2. The Overland crew have a language of their own and you’ll learn some choice phrases in no time. “Bushy bushy” is code for the nearest shrub or bush when there isn’t a proper toilet in sight and you absolutely have to “go”. In Botswana cattle are left to their own devices and are jokingly referred to as “Botswana policeman” because they’re always on the road.
  3. Overland truck drivers are expert at slowing down for and avoiding “Botswana policemen”, donkey carts (aka “Botswana 4×4’s”), stray livestock and herds of elephant who want to occupy the road at the exact time you want to pass.
  4. You are going to have an “African Massage” for most of the journey, whether you signed up for it or not. Overland trucks are not luxury coach tours and bouncing along discovering parts of your body you hadn’t met before are all part of the experience.
  5. “Bushy bushy” beats public toilets at border posts hands down. No exceptions here. Rather commune with nature! 02-IMG_3448
  6. You are not going to be able to stop for every photographic opportunity, so prepare for a lot of “drive-by shooting” at uber-fast shutter speeds. Granted, National Geographic won’t be buying up your photos in a hurry, but the trade off is that your pics will capture life on the road authentically, as it happened.03-6-IMG_2807
  7. Packing a hairdryer is a complete waste of time in summer. You may use it once – like on the last night when the group meets for a farewell dinner. Rather use the space in your bag for extra deodorant and extra mosquito repellent.
  8. The more you pack, the more you have to carry. And worry about.
  9. Complimentary hotel shower caps stop at least some water from the Victoria Falls Rainforest getting in your camera equipment.
  10. Forgetting your toothbrush is not a complete train smash. In southern Africa, Mother Nature had the foresight to provide the “toothbrush bush”. Just make sure there isn’t a big cat tucked away in there when you stop to pluck a twig. 26-IMG_2003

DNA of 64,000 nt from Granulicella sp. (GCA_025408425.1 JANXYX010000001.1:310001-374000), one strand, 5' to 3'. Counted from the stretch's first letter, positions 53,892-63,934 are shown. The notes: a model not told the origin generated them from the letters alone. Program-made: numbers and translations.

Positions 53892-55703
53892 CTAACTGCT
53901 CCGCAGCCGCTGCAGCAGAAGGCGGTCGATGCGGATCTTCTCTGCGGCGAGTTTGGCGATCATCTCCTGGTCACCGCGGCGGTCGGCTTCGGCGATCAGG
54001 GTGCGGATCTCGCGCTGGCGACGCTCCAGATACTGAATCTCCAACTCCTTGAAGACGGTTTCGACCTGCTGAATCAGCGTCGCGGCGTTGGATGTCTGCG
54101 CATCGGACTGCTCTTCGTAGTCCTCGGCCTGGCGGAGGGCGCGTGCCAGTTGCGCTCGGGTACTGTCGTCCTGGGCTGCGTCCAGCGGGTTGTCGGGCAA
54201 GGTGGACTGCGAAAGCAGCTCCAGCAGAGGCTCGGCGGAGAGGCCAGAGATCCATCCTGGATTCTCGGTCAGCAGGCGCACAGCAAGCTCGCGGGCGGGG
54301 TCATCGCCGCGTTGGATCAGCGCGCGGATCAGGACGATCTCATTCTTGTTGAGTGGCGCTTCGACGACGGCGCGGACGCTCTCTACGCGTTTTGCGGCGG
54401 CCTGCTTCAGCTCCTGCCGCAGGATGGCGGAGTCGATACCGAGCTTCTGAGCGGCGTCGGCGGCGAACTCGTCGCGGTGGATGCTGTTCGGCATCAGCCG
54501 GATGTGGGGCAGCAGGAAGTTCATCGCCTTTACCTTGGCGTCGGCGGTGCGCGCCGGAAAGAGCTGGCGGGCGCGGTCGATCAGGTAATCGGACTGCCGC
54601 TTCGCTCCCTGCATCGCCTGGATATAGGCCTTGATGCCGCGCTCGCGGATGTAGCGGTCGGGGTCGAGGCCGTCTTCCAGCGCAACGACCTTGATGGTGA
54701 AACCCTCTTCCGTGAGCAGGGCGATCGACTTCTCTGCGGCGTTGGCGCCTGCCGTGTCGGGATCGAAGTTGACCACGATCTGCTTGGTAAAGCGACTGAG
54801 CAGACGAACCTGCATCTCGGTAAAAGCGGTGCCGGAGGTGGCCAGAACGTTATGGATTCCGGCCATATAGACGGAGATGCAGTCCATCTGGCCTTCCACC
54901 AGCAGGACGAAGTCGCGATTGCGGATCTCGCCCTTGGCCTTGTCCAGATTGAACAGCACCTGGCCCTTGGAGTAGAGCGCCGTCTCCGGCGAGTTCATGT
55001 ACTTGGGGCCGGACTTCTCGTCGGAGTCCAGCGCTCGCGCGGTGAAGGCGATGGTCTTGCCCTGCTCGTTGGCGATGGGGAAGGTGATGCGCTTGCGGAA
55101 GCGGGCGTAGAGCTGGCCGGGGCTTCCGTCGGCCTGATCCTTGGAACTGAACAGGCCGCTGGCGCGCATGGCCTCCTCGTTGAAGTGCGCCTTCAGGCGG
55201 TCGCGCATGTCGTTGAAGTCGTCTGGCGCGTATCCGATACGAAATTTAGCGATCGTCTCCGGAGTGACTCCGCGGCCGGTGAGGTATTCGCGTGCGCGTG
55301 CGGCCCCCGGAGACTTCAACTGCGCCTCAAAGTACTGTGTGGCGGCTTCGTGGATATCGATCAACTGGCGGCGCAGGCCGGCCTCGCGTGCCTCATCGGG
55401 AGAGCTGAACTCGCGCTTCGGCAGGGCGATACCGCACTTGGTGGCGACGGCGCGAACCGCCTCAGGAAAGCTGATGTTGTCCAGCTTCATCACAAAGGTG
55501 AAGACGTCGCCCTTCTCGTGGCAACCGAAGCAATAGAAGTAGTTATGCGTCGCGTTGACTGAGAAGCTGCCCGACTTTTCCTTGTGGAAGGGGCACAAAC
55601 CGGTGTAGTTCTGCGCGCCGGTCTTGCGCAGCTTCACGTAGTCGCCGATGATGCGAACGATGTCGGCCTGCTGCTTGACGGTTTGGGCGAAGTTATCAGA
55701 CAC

11. Your tour guide is focussed on keeping between 12 and 20 people from diverse backgrounds happy simultaneously. Compromise is king if you are the only person who wants to do yet another early morning game drive and everyone else would rather head for the border at first light before the mad rush.
  12. Expect the unexpected. The unplanned things add a new dimension to the overall experience.
  13. Border control officials do have all day and you’re always going to get someone who bucks the system or jumps queues.  2-IMG_3440
  14. Being without Internet connectivity is not as traumatic as you might imagine. It’s actually incredibly liberating, so kick off your shoes and enjoy the ride. Remember to keep those shoes close by though for the inevitable human stampede when the truck eventually approaches a wi-fi zone. And finally:
  15. Overseas tourists really shouldn’t join tours of Africa expecting the guides to barbeque the same way they do “back home”. African tours employ local guides to do what they do best – provide an “all African experience”. Interfering or taking over is rude and let’s face it, none of us really want steaks like you make each 4th of July while we are immersing ourselves in all things African. (Yes folks, it really happened on my tour!)